Eden asked if she could hand out the presents this year. I wanted to scream “NO!! That’s Arlynne’s job!” but I didn’t. I will fondly remember the past but someone else needs to fill Arlynne’s shoes. They are big shoes but someone will. And it’s okay. Josiah did it this year. At 14 years old and 5’11” tall, his feet are pretty big! I just have to let go.
In the middle of it all there was joy. I didn’t think I would ever get to this point. The place of joy. I have known peace. Even at the beginning. But joy has taken longer. It isn’t happiness. Happiness is fickle. Changing. Temporal. I don’t think I do “happy” well. I have been through too much. But joy is different. Joy isn’t of this world. It is something that only my Father God could give me. I haven’t wanted to take it. It seemed to conflict with grief. I thought I could have peace with grief but not joy. But my joy comes from an assurance that my Father God loves me. It is more deliberate. More stable. More lasting. I don’t find it in this world. I find it in my Saviour. In my Jesus. The Psalmist writes in Psalm 16:11 “You make known to me the path of life; You will fill me with joy in Your presence, with eternal pleasures at Your right hand.”(NIV). God gives me joy in His presence and in the hope of eternal pleasures. This joy will last.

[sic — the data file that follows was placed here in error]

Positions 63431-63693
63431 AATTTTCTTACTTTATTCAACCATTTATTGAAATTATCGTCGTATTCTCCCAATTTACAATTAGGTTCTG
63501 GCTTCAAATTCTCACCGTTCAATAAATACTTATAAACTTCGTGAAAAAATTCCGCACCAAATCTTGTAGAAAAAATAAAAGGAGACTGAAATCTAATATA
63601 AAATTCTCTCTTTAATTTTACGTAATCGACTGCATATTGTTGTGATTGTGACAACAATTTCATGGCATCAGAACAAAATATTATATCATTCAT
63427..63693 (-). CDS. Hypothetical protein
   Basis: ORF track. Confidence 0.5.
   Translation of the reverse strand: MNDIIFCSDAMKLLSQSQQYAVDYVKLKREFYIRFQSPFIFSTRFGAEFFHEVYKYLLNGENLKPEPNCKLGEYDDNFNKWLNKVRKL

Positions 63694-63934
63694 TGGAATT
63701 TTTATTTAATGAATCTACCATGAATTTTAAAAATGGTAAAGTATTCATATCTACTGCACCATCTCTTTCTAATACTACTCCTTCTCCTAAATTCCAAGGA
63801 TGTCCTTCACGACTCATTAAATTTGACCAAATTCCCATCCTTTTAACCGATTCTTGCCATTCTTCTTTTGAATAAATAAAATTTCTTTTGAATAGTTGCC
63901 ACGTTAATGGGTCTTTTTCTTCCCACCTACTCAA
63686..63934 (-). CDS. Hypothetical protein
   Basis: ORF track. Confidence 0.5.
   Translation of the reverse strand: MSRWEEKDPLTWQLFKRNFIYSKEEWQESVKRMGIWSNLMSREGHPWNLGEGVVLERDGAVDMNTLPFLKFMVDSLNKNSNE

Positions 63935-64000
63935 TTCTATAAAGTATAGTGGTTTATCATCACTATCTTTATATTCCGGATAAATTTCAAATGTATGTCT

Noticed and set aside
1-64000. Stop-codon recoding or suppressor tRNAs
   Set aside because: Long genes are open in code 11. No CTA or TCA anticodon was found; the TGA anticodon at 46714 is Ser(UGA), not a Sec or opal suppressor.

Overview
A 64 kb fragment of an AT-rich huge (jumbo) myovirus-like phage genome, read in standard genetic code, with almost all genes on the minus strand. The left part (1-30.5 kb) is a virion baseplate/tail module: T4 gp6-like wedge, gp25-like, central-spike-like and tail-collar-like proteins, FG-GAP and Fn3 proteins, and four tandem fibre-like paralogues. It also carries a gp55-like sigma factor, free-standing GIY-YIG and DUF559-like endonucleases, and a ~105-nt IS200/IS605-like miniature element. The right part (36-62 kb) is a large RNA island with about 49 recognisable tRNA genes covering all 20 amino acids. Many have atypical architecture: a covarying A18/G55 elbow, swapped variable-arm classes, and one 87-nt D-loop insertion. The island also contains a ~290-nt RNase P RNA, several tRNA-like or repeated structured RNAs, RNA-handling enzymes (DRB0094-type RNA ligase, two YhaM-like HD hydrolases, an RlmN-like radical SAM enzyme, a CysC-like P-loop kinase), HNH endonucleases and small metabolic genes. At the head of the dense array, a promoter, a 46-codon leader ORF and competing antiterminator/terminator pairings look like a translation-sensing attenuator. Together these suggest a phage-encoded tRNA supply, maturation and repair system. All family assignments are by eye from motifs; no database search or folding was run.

Now, I accept joy as one of my Father God’s gifts. I welcome it. I embrace it. Even while I mourn.